We have to admit it: Not many great superhero comics have come out in the last decade. Marvel has had some middling success with the Ultimate Universe and Civil War, and DC created a minor stir with Infinite Crisis and 52, but nothing has really compared to the creative smorgasbord that was the ‘80s. However, in 2005, Grant Morrison yet again revitalized the comic book industry with his love letter to the Silver Age, All Star Superman.

All Star revolves around Superman dealing with his own mortality and how he slowly prepares the people in his life, along with the rest of his world, for his death. Along the way, Supes fights against Bizarro, creates a micro-Earth, cures countless diseases, reignites the Sun, and gets busy with Lois Lane, all without scuffing up his costume.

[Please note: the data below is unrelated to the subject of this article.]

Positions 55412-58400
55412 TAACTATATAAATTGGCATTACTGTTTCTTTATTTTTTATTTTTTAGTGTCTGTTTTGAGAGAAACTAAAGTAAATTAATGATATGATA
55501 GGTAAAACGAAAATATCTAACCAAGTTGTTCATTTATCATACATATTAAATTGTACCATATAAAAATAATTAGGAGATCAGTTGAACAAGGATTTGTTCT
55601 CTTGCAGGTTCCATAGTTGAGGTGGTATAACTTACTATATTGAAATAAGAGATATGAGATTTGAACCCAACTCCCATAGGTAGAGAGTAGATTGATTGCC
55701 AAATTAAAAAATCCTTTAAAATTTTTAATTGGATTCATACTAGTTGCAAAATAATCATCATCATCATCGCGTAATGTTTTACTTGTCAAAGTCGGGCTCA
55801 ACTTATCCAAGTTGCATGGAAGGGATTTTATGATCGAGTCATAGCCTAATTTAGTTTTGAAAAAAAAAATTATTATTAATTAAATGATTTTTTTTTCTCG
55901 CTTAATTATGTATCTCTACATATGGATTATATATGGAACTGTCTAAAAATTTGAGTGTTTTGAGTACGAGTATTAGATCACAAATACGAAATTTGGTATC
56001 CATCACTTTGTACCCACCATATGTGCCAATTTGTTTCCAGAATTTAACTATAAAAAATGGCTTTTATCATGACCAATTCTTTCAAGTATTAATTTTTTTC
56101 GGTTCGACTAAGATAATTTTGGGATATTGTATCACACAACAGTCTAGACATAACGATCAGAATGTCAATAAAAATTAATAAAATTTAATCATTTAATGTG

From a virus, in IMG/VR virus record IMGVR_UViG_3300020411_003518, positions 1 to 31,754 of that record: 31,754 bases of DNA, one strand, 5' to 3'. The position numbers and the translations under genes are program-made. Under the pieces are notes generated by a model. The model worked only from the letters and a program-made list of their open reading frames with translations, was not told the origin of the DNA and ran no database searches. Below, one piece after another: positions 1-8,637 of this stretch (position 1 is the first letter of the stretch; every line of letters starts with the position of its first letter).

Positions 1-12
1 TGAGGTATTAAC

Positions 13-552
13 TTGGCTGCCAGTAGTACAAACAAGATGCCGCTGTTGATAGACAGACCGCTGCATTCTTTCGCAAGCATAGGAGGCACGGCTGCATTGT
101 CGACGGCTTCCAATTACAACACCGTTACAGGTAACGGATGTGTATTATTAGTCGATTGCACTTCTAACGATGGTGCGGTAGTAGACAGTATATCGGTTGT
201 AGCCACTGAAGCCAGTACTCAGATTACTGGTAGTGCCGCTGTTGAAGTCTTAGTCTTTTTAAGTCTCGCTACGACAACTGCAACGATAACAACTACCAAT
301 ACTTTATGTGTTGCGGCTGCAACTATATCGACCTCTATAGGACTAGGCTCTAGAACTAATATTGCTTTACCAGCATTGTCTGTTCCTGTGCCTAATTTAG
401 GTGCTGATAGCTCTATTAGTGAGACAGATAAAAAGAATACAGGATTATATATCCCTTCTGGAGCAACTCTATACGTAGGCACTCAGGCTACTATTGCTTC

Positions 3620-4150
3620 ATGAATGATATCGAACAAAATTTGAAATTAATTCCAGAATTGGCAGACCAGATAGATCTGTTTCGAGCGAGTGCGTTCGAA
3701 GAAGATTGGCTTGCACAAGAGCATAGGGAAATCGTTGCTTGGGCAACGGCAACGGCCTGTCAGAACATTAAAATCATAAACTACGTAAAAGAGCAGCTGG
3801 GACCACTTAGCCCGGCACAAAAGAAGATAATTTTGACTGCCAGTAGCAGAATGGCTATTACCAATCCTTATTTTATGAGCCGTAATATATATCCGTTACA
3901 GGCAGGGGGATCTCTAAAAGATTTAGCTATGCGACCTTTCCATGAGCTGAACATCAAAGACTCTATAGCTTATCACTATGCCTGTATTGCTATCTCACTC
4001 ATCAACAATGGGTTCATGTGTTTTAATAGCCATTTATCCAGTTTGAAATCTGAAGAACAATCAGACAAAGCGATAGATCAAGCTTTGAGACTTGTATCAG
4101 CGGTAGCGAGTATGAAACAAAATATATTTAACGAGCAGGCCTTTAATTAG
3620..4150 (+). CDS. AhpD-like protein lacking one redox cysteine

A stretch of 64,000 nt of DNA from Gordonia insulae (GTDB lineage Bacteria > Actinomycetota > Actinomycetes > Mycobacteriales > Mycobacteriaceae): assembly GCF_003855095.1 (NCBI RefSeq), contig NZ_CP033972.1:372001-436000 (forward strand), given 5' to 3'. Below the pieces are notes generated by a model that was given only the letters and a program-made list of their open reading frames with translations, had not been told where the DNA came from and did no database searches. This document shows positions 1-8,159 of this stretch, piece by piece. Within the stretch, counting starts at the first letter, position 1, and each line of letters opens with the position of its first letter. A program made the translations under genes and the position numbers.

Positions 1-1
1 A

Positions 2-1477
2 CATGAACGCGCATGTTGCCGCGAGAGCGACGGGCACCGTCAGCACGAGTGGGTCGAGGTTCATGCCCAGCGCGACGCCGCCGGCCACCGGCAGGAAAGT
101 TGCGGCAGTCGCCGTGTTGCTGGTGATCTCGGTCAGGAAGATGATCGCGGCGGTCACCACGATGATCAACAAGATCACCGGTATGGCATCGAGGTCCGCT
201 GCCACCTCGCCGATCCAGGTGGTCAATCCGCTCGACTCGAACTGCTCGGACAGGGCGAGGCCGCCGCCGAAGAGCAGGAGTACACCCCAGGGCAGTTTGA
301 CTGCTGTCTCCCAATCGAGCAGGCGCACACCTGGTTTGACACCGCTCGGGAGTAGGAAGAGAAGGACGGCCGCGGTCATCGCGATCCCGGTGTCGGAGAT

Focusing on the timeless elements that made the Man of Steel popular in the first place, All Star doesn’t just reboot the character or pit Superman against some mindless alien; instead, the book transcends superhero comics and delivers whimsical sci-fi/fantasy along with ultra-nuanced art by Frank Quitely. There is also an incredible amount of heart in this book that would bring some mist to even the most jaded eye.

This is a book that somehow presents a completely fresh take on a 60-plus-year-old character and reminds people how good comics should be.